Maine’s Highest Court Declines to Consider Trump’s Eligibility for Primary Ballot

WASHINGTON, D.C. — Yesterday, the Maine Supreme Judicial Court dismissed Secretary of State Shenna Bellows’ (D) request to determine if former President Donald Trump is disqualified under Section 3 of the 14th Amendment. 

Bellows issued a ruling in the final days of 2023 finding Trump ineligible to hold office of the president under Section 3 of the 14th Amendment and removed him from the state’s Republican presidential primary ballot. Trump immediately appealed the ruling to state court, arguing that the secretary’s ruling is flawed because she is a “biased decision maker.”

Last week, Bellows appealed the state court’s decision that sent the case back to her office and ordered her to issue a new decision based on the U.S. Supreme Court’s decision in Trump’s appeal of his disqualification in Colorado. A state court judge concluded that “there are so many federal issues in Anderson, it would be imprudent for this Court to be the first court in Maine to address them.”  

Bellows originally requested review from the state’s highest court, maintaining that the questions around Trump’s eligibility “are of grave concern to many.” 

The Maine Judicial Supreme Court does not usually review cases that are sent back to a state agency. In yesterday’s decision, the court reiterated that the case was not ready for review: It is well settled that when a matter has been remanded to an agency for further proceedings, the Superior Court decision is not a final judgment because it does not fully decide and dispose of the entire case, “leaving no further questions for . . . future consideration and judgment by the administrative agency.”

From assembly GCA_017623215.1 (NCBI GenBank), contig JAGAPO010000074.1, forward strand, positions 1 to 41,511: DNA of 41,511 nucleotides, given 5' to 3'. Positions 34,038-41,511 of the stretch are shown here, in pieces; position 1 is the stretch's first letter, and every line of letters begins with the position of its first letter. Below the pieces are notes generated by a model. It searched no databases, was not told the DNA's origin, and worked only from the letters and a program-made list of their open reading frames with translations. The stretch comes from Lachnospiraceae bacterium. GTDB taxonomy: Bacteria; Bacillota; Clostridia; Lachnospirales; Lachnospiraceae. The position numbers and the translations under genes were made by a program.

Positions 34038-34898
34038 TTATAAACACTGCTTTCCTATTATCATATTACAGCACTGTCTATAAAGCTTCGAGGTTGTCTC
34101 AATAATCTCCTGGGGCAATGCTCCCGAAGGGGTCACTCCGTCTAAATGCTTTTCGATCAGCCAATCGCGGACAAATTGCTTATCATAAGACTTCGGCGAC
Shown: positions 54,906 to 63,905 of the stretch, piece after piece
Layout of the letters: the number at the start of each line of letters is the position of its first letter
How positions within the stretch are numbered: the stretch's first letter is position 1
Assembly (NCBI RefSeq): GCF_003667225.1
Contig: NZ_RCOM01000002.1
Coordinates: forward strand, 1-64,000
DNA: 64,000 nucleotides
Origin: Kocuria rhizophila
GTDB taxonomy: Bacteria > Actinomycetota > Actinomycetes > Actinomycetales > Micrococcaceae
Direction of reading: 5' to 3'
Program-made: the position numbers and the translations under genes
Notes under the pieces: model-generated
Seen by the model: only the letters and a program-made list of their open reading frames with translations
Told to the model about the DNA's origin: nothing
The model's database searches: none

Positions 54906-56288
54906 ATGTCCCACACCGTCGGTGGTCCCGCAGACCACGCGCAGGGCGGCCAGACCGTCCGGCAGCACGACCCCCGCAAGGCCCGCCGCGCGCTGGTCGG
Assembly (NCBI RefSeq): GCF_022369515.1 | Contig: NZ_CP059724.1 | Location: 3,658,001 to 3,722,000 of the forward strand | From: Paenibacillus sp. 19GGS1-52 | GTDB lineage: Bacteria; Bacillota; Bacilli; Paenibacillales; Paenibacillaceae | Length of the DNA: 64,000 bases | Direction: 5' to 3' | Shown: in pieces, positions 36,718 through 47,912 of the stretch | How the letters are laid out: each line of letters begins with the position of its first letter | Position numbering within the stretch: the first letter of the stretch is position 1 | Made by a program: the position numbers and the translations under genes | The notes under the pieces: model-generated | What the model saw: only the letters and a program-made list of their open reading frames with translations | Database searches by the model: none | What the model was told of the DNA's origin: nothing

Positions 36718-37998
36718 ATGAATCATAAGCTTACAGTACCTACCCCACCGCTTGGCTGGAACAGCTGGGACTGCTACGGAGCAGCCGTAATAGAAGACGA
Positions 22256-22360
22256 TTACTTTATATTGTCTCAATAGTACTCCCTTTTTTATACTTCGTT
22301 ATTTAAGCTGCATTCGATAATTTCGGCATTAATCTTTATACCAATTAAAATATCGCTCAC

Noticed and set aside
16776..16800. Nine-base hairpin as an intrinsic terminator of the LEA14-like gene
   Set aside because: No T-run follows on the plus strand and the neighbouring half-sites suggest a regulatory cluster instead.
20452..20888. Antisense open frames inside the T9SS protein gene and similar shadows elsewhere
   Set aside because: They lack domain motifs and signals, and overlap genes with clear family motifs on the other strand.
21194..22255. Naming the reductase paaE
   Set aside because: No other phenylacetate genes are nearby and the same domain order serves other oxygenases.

Everything you need to know Could The 14th Amendment Disqualify Trump From The Presidency?

Read on to learn what exactly Section 3 of the 14th Amendment is, how it applies to former President Donald Trump and where lawsuits challenging the former president’s eligibility stand.

The case now returns back to the secretary of state. After the U.S. Supreme Court rules in Trump’s Colorado ballot disqualification case, Bellows must “issue a new Ruling modifying, withdrawing, or confirming” her initial decision on Trump’s eligibility to appear on the state’s primary ballot. 

As of now, Trump remains on the ballot in Maine. The former president faces 19 challenges to his eligibility across the country. The U.S. Supreme Court is scheduled to hear oral argument in the Colorado case on Feb. 8, less than a month before the Maine Republican primary, which is scheduled for March 5. 

Read the decision here. 

Learn more about the case here. 

Read more about Section 3 of the 14th Amendment here.